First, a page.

On September 4, Russian Deputy Prime Minister Alexander Khloponin and the Russian presidential envoy to the North Caucasian Federal District, Sergei Melikov, visited the city of Kizlyar in northern Dagestan. Among the promises Khloponin made in Kizlyar was to set up a militarized Cossack school for children that would be established as part of a whole network of militarized schools across the entire North Caucasus. He thanked the government of Dagestan for adopting a special program in support of the Cossacks in the republic (Riadagestan.ru, September 4).
Again and again (see EDM, January 7, May 11, June 10), the Cossack theme keeps showing up in the news as a primary component of Russian policy in the North Caucasus aimed at increasing the ratio of ethnic Russians in the region. Russian analysts have repeatedly decried the exodus of ethnic Russians from the North Caucasus, which presumably could jeopardize Kremlin control over the region. The Russian government cannot force ethnic Russians to remain in Dagestan and other North Caucasian republics, and they have been leaving for other Russian regions that offer better prospects. The number of ethnic Russians in Dagestan peaked back in the 1950s, when this group comprised about 20 percent of the republican population. Since then, the percentage of ethnic Russians in the republic has steadily declined; and according to the 2010 census—Russia’s most recent one—they comprise under 4 percent of the republic’s total population of the republic.
Ethnic Russians and Cossacks have traditionally lived in northern Dagestan, particularly in the area around Kizlyar and in the city itself. However, now that the bulk of Russians have left the republic, the Russian government plans to establish Cossack societies in Dagestan’s capital, Makhachkala, and its satellite city of Kaspiisk. The central and republican governments have pledged about $1 million to support the Cossacks in Kizlyar district. The funding comes through a program called “The strengthening of the unity of the Russian nation, and ethno-cultural development of the peoples of Russia in 2014–2020.” In 2013, Cossack organizations asked Moscow to hand over to them nearly all the profitable enterprises in northern Dagestan, including a local brandy company in Kizlyar, but the petition was met with substantial resistance in Dagestan and elsewhere (Kavkazskaya Politika, September 17; see Jamestownfoundation.blogspot.com, June 25, 2013).
The appetites of the Cossack organizations back in 2013 bewildered analysts and the public, but they were probably neither accidental nor completely unfounded. Most likely, they came in response to the Russian government’s appeal to them to devise a strategy that would allow them to affirm their presence in the North Caucasus. Moscow ultimately decided not to accede to the Cossacks’ excessive demands, but other ways of working with the Cossacks have been unveiled since then.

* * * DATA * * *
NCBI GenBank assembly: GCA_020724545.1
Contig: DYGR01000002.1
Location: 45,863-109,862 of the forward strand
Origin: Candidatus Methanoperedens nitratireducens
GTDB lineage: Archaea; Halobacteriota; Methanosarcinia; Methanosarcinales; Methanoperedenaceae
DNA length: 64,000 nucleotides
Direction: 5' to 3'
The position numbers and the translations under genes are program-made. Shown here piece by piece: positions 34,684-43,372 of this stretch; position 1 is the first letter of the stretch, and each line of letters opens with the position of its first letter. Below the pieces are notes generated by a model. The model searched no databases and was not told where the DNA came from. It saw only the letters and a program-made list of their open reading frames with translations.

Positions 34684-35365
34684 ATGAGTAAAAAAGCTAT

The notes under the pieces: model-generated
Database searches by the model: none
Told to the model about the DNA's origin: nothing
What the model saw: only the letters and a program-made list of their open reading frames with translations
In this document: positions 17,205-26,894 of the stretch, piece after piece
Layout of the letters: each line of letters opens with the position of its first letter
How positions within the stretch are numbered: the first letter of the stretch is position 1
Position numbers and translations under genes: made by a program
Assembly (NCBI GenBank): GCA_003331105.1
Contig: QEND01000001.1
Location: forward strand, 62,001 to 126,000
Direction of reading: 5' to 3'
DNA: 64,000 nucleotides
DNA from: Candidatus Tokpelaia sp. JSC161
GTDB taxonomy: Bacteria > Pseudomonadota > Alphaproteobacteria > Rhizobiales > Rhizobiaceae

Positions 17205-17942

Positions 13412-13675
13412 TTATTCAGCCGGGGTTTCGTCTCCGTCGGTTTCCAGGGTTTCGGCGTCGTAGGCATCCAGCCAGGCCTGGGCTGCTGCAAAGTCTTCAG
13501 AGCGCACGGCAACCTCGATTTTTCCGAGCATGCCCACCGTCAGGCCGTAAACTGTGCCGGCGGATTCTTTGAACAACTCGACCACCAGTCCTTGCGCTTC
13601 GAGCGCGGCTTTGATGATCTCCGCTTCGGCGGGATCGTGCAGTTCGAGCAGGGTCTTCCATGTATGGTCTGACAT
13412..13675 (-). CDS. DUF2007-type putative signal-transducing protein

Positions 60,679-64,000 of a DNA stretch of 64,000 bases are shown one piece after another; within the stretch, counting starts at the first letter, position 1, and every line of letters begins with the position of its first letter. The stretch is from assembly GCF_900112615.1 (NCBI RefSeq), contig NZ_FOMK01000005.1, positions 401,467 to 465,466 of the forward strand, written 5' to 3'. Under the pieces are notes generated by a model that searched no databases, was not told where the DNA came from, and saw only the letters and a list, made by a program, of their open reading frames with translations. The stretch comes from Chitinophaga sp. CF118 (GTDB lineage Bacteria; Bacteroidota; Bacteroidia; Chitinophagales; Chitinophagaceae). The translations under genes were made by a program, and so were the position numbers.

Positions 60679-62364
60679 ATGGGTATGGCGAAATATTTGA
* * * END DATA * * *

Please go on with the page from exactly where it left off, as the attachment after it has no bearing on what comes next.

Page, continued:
Formally, all citizens of Russia are equal before the law, but ethnic Russians are increasingly supported by the government as somewhat “more equal” than others. The federal government supports the Cossacks as a way of fortifying its positions in the North Caucasus. Moscow started to interpret the term “Cossack” in quite a liberal way, ascribing it to all ethnic Russians, regardless of whether they were actually Cossack by blood. The Cossack ataman of Kizlyar, Valentin Ivanov, quite openly stated: “With the view of reviving the Cossacks in Dagestan we plan to establish Cossack communities in the cities of the republic, such as Makhachkala and Kaspiisk, where Russians still live, including some retired military personnel” (Kavkazskaya Politika, September 17).
Even though Russians and Cossacks are equated in official speeches, they are not the same. The bulk of the Cossacks in the North Caucasus were actually ethnic Ukrainians who were resettled in the area by the Russian tsars as part of their policy of conquest and assimilation of the region. Apart from having a separate ethnic identity from Russians, the Cossacks used to be a special social class—a militarized free peasantry.
Now, Moscow has reinterpreted Cossack identity as that of a group of ethnic Russian militiamen. The government claims that it is supporting the ethnic Cossacks in the North Caucasus, but in fact plans simply to direct funds to ethnic Russians in order to keep them in the region. When the North Caucasians realized that Moscow is willing to finance Cossacks, native Cossack groups sprang to life across the region. However, what appears to be yet another arm of the Russian government, the Russian Orthodox Church, intervened, with Patriarch Kirill issuing a warning that only Russian Orthodox people could be true Cossacks.
Attempts by the Russian government to find a pretext for financing the settlement of ethnic Russians in the North Caucasus are unlikely to work, because they are going against the long-term trend of an outflow of ethnic Russians from the region. The exodus of ethnic Russians from the North Caucasus can be traced back to the 1900s and 1970s, when ethnic Russians started to experience a generalized demographic “fatigue.” This situation has continued to this day and is not limited to the outflow of Russians from the region. According to some estimates, in the period between the censuses of 2002 and 2010, the number of ethnic Russians in the Russian Federation dropped from 115 million to 111 million, which is quite substantial for a relatively short time period (Sputnikipogrom.com, June 16). Sending ethnic Russians to the North Caucasus while the numbers of Russians throughout the country rapidly decline can be attributed to wishful thinking on the part of the Russian establishment.